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Seek Remote Help

Seek help

Establish secure communications when reaching out for help.

Learn how to

Seeking help...

Isaac worries his computer might be hacked into. He wants to reach out to his friend Brenda who he thinks can advise her.

But Isaac thinks that he might be at risk if he reveals too much about his situation, or worse, that he could put Brenda herself at risk if he doesn't use secure communications to reach out to her.

Unencrypted channels

Normal communications

As a general rule, it is important to understand that most ‘normal’ communications tools are not very secure against eavesdropping.

Eavesdropping on phone calls

Mobile and landline phone communication is not encrypted and can be listened to by governments, law enforcement agencies, or other parties with the necessary technical equipment.

Sending a postcard

Sending unencrypted communication is like sending a postcard, anyone who has access to the postcard can read the message.

Normal communications are insecure against eavesdropping

Encrypted channels

Secret postcard

Sending encrypted communication is like placing the postcard inside a locked box, which only you and those you trust know the combination to and are able to open and read the message.

Choosing the right channels

Secure communication is always a trade-off between security and convenience. Choosing the most appropriate form of secure communication will depend on your unique situation and the activities in which you are involved.

End-to-end encryption

A communication tool that provides end-to-end encryption is recommended. PGP-encrypted email, or chat with OTR or Signal on your phone encrypt messages "all the way" (between you and your recipient).

HTTPS encryption

If an end-to-end encrypted tool is not available, use tools that encrypt message only between you and the provider. Such as Gmail, Facebook, or Twitter which all use HTTPS.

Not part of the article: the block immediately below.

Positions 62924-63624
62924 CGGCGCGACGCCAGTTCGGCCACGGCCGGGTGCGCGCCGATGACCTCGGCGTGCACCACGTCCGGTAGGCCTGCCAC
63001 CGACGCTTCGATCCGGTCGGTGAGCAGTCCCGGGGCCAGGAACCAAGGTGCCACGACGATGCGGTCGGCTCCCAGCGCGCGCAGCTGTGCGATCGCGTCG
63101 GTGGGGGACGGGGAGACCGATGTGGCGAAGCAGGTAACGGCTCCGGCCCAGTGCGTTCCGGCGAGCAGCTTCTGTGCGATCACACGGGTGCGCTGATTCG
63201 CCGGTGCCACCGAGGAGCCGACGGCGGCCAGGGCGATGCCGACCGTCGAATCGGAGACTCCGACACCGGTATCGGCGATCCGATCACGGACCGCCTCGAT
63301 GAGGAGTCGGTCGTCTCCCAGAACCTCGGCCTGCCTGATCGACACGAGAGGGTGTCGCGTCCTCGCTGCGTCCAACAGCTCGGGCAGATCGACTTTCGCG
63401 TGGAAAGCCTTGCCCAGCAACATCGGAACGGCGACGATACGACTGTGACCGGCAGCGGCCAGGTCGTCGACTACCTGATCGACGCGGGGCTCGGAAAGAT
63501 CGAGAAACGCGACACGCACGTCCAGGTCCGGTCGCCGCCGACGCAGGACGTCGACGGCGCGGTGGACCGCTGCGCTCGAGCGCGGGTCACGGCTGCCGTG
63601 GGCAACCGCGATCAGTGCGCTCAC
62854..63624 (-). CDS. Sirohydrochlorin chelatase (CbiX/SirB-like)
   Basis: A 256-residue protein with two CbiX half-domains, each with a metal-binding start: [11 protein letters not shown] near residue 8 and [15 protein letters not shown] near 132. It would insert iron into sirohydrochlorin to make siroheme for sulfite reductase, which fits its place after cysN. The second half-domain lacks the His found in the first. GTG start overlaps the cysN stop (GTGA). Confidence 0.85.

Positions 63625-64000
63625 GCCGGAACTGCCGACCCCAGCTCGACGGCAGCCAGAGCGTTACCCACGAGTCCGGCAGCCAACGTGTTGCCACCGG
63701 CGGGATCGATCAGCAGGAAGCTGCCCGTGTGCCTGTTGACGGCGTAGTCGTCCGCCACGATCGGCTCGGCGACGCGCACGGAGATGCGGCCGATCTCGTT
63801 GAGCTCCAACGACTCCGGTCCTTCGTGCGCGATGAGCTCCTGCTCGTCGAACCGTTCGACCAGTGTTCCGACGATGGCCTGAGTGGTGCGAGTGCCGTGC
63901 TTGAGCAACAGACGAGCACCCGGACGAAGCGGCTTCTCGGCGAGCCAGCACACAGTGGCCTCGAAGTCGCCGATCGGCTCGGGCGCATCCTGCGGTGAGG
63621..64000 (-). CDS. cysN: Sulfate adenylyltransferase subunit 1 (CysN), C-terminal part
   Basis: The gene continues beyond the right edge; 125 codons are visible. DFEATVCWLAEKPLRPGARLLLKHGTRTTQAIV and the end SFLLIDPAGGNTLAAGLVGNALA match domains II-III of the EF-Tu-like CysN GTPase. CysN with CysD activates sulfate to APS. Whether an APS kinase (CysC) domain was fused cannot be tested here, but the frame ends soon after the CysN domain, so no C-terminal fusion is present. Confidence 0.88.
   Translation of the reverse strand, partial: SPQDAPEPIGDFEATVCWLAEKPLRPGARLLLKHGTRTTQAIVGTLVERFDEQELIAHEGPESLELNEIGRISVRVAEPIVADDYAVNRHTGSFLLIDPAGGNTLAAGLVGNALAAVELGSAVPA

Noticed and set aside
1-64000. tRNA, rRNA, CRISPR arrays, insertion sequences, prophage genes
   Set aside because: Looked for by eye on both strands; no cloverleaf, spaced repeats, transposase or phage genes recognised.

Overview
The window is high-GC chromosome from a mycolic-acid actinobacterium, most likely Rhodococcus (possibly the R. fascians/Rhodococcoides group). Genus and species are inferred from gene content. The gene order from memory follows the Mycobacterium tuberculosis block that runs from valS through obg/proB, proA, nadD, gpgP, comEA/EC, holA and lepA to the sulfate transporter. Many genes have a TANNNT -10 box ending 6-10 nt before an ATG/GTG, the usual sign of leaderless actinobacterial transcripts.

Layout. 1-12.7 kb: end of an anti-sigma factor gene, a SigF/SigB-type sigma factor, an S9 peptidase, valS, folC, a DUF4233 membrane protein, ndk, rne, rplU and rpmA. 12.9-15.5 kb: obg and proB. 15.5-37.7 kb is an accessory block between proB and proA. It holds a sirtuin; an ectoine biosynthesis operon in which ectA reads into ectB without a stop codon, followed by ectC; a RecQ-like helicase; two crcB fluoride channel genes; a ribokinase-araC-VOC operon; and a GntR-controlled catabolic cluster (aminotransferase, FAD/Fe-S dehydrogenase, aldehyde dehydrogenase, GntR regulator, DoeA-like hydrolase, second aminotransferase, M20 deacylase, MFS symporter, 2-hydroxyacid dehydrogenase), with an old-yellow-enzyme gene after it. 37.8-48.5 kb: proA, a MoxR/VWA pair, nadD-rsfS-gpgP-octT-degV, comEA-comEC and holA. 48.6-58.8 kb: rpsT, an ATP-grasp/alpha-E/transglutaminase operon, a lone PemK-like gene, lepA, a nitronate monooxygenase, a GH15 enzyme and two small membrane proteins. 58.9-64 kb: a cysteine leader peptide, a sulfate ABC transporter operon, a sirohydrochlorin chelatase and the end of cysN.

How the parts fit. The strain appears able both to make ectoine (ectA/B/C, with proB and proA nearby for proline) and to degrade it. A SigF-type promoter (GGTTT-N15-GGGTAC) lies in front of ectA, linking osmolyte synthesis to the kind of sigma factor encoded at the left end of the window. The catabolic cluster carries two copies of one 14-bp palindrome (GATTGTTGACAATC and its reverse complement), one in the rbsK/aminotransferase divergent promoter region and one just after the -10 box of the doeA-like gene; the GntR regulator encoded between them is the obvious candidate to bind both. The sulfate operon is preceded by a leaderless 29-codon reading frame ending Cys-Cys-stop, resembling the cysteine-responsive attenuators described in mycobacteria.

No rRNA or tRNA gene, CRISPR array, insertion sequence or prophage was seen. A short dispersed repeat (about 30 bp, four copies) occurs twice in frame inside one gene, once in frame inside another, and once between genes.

Use the best available channel

This, in turn, is better than using unencrypted communications (such as your phone or text messages). Do the best that you can with the resources and skills available.

Communicating safely

To learn more about communicating safely on a computer, refer to the Secure communications lesson. To learn more about communicating safely on a smartphone, refer to the Safe Phones lesson.

Use encrypted channels when possible

Dealing with insecure channels

Reaching out for help

Start with the most secure form of communication you can manage and the person you reach out to may be able to help you establish a line of communications that is more secure, if necessary.

Be careful using insecure channels

In many cases, it is better to reach out for help insecurely than not to reach out for help at all. You might want to share only limited information or use code words when you know that the channel is insecure.

Use alternate devices

If you believe that you cannot trust your computer or device you might want to find an alternate trustworthy device. You might also want to go to the Malware lesson.

Establishing trust when reaching out

Always establish trust

Whether you are helping someone remotely or seeking help from a third party, establishing trust is very important.

Watch out for bad advice

It might be safer to presume that an adversary may have access to all your account details as well as your communications when seeking help and might be attempting to provide specific, bad advice.

Have a video or phone call

If you know the party you're reaching out to, using a video call or a phone call will help establish that you're really in contact with them.

Use a new email account

When you are initiating contact with third parties you might want to create a new email account from a trusted device. If possible, do not rely on unknown people you find online.

Organisations you may reach out to

Dealing with digital emergencies:

  • Digital Security Helpline (Access Now): help@accessnow.org

    Dealing with emergencies within the first 24 hours:

  • Front Line Defenders: info@frontlinedefenders.org
  • Rory Peck Trust: www.rorypecktrust.org

    Dealing with emergencies after the first 24 hours:

  • Amnesty International: www.amnesty.org
  • Committee to Protect Journalists: JournAsst@cpj.org
  • Reporters Sans Frontieres: internet@rsf.org

    Providing digital emergency expertise:

  • Tactical Technology Collective: ttc@tacticaltech.org
  • Digital Defenders Partnership: ddp@hivos.org
  • Internews: info@internews.org
  • Electronic Frontier Foundation: info@eff.org

Test

Landlines are not encrypted but mobile phones are

Yes No Mobile and landline phone communication is not encrypted and can be listened to by governments, law enforcement agencies, or other parties with the necessary technical equipment.

Next


  • en/topics/practice-1-emergencies/0-getting-started: Find out about other types of emergencies
  • en/topics/understand-2-security/0-getting-started: Dig deeper on various aspects of security
  • en/topics/understand-3-opsec/0-getting-started: Find out about what operational security or opsec means
  • en/topics/understand-4-digisec/0-getting-started: Learn more about important concepts of digital security
  • en/topics/tool-1-signal/0-getting-started: Find out about Signal for your encrypted communications

See also: